FTC Announces “Operation CBDeceit” to Crack Down on Misleading CBD Businesses

The Federal Trade Commission (FTC) announced a “law enforcement crackdown” on deceptively marketed CBD products on Thursday. As part of the action, the FTC filed litigation against six companies which sell products containing CBD with claims that they made unsupported marketing claims about the products’ ability to treat various health conditions. 

The FTC said it was hoping to send a message to the CBD industry that they should not make claims which are not medically supported, and that if they do, they could face consequences from the FTC.  The effort, known as “Operation CBDeceit” is reportedly just a part of the FTC’s efforts to protect consumers against misleading health claims in advertising and on websites. 

The press release said “The FTC is requiring each of the companies, and individuals behind them, to stop making such unsupported health claims immediately, and several will pay monetary judgments to the agency. The orders settling the FTC’s complaints also bar the respondents from similar deceptive advertising in the future, and require that they have scientific evidence to support any health claims they make for CBD and other products.”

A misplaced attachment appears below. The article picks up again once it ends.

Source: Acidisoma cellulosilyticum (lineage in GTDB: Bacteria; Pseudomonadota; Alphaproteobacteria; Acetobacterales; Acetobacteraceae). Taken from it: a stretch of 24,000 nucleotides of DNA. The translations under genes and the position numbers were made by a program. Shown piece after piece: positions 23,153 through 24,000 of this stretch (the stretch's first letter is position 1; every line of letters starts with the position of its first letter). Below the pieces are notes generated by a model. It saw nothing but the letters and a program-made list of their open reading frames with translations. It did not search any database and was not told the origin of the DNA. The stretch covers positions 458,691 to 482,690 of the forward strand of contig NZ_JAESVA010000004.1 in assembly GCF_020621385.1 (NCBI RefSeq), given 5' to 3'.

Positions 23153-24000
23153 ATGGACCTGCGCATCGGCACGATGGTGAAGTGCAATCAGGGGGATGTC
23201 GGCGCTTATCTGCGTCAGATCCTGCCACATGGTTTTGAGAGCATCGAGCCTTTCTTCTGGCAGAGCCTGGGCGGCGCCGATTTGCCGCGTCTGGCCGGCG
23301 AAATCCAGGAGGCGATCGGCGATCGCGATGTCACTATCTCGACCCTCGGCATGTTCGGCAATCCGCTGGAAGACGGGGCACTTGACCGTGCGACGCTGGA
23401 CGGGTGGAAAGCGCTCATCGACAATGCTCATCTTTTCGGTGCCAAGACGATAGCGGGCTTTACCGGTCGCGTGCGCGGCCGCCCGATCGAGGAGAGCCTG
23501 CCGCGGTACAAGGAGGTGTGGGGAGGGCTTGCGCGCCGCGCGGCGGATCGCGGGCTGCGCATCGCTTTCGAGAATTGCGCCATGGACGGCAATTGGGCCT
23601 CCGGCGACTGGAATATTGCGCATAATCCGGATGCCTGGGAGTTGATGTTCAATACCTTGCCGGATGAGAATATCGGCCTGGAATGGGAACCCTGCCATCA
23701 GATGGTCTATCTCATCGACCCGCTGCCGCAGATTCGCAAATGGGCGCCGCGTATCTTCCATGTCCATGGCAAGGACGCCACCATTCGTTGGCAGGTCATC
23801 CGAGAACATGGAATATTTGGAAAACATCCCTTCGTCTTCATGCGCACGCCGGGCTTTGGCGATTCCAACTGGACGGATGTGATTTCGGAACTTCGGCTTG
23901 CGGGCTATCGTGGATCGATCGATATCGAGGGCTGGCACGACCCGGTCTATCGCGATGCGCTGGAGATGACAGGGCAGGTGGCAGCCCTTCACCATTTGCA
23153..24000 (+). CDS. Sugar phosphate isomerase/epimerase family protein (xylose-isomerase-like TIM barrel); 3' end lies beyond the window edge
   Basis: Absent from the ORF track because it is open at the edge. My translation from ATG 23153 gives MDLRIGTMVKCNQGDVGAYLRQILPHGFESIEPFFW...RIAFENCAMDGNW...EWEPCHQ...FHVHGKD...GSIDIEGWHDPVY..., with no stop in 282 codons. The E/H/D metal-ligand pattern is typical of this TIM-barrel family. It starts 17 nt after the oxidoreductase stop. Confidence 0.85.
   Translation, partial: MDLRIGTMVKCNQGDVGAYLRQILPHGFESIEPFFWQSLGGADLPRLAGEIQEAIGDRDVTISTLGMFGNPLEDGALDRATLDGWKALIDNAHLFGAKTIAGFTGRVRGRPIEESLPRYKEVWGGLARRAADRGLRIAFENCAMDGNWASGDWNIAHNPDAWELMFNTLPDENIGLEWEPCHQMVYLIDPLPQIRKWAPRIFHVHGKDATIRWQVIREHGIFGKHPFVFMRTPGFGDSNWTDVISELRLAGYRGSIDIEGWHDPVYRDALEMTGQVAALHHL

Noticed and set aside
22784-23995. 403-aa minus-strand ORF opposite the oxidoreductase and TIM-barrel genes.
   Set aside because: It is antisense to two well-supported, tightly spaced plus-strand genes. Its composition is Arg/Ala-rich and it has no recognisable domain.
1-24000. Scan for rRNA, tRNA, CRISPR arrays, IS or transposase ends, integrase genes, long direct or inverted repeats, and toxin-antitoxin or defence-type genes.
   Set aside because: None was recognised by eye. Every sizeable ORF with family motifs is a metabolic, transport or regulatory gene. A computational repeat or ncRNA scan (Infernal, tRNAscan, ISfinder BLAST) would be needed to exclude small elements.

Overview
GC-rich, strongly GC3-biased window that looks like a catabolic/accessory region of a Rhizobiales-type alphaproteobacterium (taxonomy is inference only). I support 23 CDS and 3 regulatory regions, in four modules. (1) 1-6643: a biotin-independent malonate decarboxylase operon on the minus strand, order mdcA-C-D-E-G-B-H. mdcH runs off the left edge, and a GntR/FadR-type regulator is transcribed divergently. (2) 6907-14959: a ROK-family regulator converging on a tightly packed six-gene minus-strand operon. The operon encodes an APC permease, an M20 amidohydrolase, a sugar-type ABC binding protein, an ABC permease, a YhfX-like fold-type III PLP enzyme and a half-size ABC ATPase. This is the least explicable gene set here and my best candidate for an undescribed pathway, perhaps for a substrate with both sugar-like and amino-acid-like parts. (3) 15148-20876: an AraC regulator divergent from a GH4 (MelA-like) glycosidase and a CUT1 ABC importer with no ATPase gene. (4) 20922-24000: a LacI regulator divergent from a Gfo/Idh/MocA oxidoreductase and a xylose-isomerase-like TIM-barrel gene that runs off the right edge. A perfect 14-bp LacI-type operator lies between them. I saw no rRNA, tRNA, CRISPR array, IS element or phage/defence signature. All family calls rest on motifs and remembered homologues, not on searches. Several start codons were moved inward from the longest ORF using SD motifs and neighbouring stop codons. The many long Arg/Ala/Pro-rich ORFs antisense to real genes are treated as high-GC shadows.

At least two of the companies, Bionatrol Health and Isle Revive, were also accused of promoting misleading upsells and not displaying price totals or amounts causing consumers to spend more than they meant to on the companies’ website.  Those companies and others the FTC filed cases against, including Epichouse, CBD Meds, Inc., HempmeCBD, Reef Industries, and Steves Distributing, reportedly advertised that CBD was safe for all, that it can treat pain, improve various health conditions, or prevent serious diseases like cancer, heart disease, or Alzheimer’s disease. 

The Federal Trade Commission reported that votes approving each of the administrative complaints were 5-0. Reportedly, a description of the consent agreement package on the matter will be published to the Federal Registrar for public comment before the consent order is final.  When that occurs, each violation of the order could have a civil penalty of up to $43,280.